‘Liberians Benefited from BMC Through Education, Health, Employments, Others’


-Former BMC Staff asserts

A former Staff of the Bong Mining Company, civil engineer Christoph Fraenkel, says Liberians benefited from richly the company through building of capacities in different categories, including engineering, education and health.

Mr. Fraenkel, who is on a month-long family visit to Liberia, made the disclosure on Thursday, March 5, 2020, during an interview with the Daily Observer in Paynesville, outside Monrovia.

“Liberians learned many trades at the vocation learning center created by the company, Fraenkel recalled. People spent three years to be trained as surveyors, mechanics, electricians, etc.  Many young Liberian people took advantage of the opportunity and achieved their technical education.”

Mr. Fraenkel, a German National who transitioned to Liberia in September of 1963 and later married a Liberian lady, Ms. Joyce Holder of Crozierville, Montserrado County.  The Fraenkels have been blessed with two children and several grandchildren. Mr. Fraenkel departed Liberia in October of 1990 and returned to Liberia in 2001 and now 2020.  His wife Joyce unfortunately predeceased him.

Mr. Fraenkel said some of those who benefited from Bong Mining Company have opened their own workshops and continued to provide needy services to society. He said the Bong Mining Company also .established the agriculture program, a project that benefited Liberians but at a small scale.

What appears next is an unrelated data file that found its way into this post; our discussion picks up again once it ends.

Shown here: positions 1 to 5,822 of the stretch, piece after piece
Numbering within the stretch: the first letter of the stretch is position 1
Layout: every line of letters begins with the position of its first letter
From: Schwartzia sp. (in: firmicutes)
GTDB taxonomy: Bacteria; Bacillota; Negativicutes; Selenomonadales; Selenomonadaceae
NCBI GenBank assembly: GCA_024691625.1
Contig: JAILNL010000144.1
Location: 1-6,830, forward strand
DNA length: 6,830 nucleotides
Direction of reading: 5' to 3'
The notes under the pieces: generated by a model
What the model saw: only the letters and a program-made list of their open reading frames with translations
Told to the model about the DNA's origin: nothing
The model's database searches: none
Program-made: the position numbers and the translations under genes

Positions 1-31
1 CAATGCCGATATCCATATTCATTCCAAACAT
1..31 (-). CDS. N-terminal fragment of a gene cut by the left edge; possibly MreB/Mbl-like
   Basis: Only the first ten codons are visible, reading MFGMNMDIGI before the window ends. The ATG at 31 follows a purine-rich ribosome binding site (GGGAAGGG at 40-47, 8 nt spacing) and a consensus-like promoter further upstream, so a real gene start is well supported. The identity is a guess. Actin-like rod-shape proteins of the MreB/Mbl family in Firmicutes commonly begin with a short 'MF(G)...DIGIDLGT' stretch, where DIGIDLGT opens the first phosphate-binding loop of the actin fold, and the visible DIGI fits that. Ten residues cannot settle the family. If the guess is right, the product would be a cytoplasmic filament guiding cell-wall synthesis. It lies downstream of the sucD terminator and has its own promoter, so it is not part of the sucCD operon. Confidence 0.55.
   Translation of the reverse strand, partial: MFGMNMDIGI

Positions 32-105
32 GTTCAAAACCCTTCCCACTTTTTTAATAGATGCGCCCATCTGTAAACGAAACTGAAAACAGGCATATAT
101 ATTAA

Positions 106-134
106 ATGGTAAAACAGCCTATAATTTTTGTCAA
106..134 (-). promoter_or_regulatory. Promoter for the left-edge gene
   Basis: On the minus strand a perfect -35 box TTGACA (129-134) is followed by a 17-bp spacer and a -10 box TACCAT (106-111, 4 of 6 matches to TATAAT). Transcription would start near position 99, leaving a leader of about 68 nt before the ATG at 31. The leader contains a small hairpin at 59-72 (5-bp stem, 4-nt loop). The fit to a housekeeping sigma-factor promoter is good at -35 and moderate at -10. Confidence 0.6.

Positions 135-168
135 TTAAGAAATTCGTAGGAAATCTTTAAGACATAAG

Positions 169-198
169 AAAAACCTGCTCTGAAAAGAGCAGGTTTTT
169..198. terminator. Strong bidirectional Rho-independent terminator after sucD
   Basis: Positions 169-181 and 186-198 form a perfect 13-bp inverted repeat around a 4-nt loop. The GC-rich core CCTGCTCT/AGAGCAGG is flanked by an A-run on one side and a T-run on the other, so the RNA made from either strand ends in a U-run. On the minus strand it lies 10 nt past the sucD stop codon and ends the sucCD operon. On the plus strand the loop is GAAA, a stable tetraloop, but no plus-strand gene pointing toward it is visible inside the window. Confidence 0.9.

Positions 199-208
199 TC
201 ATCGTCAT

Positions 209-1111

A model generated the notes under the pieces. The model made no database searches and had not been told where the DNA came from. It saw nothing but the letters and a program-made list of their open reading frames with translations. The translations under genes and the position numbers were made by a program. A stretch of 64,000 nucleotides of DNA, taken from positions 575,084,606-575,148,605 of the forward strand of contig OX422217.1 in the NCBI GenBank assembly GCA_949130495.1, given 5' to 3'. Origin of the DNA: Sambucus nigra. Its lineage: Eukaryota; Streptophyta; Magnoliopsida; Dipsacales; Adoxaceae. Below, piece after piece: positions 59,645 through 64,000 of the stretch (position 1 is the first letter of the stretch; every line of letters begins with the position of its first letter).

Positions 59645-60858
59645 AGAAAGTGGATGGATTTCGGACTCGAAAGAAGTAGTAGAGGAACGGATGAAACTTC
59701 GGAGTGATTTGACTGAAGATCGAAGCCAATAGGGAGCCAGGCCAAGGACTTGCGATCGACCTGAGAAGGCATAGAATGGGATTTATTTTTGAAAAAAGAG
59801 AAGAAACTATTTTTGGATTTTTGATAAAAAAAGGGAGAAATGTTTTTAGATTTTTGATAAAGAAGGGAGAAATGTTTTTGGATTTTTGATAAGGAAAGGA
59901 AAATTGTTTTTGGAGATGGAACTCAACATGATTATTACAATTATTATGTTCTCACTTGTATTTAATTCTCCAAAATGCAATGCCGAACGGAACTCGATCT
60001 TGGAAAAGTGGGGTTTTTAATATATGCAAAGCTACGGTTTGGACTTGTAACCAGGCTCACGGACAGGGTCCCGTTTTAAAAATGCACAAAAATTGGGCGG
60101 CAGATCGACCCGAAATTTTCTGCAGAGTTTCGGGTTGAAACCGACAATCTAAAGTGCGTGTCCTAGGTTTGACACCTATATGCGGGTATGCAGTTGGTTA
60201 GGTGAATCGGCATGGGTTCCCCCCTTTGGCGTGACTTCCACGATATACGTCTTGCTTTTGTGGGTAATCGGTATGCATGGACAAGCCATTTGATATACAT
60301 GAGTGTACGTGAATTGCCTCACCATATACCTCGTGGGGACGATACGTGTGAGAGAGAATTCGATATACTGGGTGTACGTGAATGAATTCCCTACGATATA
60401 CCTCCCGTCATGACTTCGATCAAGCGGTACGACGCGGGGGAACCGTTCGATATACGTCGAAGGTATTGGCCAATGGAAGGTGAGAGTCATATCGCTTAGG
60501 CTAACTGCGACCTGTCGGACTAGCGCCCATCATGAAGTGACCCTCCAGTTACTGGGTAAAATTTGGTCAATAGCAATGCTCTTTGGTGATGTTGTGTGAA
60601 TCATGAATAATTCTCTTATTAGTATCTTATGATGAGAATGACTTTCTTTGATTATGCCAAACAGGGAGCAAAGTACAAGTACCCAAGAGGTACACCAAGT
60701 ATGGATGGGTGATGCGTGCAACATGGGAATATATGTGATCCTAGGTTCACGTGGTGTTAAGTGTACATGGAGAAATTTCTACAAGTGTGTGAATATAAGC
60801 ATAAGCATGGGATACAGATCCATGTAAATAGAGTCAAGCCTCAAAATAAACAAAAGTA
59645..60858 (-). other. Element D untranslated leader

“I came to Liberia in 1963 and got employed with a steel company, Bong Range or Bong Mining Company. The company hired me at the time there were no activities ongoing. After a period of time, the process started and we had to commence a building of a railroad from the Free Port of Monrovia to Bong Mine in Lower Bong County,” Mr. Fraenkel said.

According to him, the building of the railroad from Monrovia Port to Bong Mine was less than 100 kilometers and this railway was given to an American company called Bong Mine Railway. He said the inauguration of the railroad was attended by former President William V. S. Tubman.

Mr. Fraenkel indicated that firstly, the job actually motivated him to stay in Liberia for those years and was climaxed by marrying a Liberian lady.

“I had a lot of work to do, including maintenance of machines, cars, and also working in the mountain. There was electricity provided by the generators but no air-condition. Interestingly, we were all young people working, including accountants, engineers, technical engineers and mining engineers,” Mr. Fraenkel said.

The company started slowly and later everything got into motion with workshops, power plants and advertising.

According to him, during the rainy season in Liberia, the mount coffee hydropower provided electricity for Bong Mine, while the Bong Mine provided current to Monrovia during the dry season, but this existed only during the 70s and 80s.

Mr. Fraenkel said most of his work was at the railroad, including maintenance, as the company operation ran for 24hrs, especially the shipment of the iron ore. He said there were no passengers allowed on the railway during those days.